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Lakshmi Bai the Rhani of Jhansi. 1828 - 1858
At the start of the Mutiny she offered to raise an independent force to support the British which was duly agreed. On the 6th June 1854 the 12th Bengal Infantry mutinied in Jhansi and after killing their officers turned their anger on the Europeans in Jhansi Fort. Following a siege they agreed terms and surrendered and 30 men, 16 women and 20 children were promptly murdered. There is no evidence to suggest the Rhani had anything to do with this but the British believed she was.
Following attempts to persuade the British of her innocence she raised an army in defence of Jhansi the richest Hindoo city in India. Two neighbouring rulers saw this as an opportunity to take the state but she showed significant military skill in defeating them. Her army grew in size and the British saw her as a serious threat and a force under Sir Hugh Rose was sent to defeat her. Following a siege she escaped with some of her followers but was chased and nearly captured.
Joining the forces of Rao Sahib she attacked the British but was defeated. Next she turned on the loyal to the British Maharajah of Sindhia whose forces deserted him and Gwalior was captured and looted. The Rhani taking ownership of the fabled pearl necklace which our figure is wearing.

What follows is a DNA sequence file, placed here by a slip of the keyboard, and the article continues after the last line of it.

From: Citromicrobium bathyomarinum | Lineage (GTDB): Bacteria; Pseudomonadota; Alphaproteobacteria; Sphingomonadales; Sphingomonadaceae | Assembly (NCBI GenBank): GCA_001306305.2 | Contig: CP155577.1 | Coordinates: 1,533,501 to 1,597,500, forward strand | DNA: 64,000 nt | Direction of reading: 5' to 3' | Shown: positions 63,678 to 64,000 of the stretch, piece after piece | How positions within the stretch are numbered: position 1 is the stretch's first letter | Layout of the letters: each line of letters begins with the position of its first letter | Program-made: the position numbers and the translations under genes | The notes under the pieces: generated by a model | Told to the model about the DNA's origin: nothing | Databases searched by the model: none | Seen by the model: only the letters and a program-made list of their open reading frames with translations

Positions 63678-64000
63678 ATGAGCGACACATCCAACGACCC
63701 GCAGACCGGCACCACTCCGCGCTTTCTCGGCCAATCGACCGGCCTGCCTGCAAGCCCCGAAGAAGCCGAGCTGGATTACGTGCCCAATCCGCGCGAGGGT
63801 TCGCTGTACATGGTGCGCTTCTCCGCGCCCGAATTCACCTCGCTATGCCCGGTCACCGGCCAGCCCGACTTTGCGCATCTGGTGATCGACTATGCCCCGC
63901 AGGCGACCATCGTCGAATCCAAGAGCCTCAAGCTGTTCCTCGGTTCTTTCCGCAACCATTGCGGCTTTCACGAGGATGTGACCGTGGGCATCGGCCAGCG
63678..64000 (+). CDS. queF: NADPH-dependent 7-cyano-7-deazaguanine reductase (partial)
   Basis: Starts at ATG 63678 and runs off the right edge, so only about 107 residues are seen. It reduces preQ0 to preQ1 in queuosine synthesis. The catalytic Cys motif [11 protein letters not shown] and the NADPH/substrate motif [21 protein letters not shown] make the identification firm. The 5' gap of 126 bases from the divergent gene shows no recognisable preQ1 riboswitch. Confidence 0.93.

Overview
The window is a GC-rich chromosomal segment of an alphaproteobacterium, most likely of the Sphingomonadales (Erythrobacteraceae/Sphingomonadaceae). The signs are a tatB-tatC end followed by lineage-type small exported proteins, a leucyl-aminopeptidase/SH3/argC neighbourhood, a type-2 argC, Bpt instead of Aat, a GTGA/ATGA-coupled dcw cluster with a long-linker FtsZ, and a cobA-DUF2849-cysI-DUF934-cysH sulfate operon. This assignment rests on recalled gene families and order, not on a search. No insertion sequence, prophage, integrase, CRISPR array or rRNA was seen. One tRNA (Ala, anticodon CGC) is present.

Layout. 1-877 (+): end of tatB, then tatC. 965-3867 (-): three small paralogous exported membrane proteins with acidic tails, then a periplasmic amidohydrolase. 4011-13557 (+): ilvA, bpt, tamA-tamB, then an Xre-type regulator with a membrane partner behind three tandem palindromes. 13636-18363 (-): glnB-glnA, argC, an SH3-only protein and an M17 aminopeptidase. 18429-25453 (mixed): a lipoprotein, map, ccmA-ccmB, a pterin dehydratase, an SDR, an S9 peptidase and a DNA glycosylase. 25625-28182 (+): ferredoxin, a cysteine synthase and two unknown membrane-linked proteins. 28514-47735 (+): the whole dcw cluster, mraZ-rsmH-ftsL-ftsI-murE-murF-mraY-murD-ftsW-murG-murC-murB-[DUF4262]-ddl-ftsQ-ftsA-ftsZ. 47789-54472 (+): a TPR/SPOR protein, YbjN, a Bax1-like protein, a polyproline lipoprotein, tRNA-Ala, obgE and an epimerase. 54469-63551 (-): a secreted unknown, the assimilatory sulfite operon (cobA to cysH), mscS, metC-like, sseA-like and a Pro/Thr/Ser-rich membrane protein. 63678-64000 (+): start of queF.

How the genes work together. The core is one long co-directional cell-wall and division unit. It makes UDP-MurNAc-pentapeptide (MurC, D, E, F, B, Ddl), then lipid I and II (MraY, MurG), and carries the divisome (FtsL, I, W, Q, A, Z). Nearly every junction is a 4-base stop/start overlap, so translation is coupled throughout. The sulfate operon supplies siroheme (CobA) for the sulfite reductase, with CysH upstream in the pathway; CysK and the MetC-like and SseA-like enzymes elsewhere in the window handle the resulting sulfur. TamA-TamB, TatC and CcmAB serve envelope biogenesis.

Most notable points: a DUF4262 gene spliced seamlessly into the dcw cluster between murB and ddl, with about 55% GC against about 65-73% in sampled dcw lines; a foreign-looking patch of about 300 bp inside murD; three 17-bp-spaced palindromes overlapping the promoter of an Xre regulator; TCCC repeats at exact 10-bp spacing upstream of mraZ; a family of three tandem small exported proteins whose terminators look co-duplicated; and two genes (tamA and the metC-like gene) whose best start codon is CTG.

However the British forces under Rose tracked her forces down and attacked. Surprised when a detachment of the 8th Hussars attacked her camp she is reported to have mounted and armed with two swords and supported by her maid/ bodyguard fought back but was mortally wounded, the maid killed. Several days later the 8th Hussars interrupted the cremation ceremony.
Certainly one of the more unusual characters from the Mutiny the Rhani makes a splendid leader to your Indian Mutineers who fought not just the British but other Indian armies.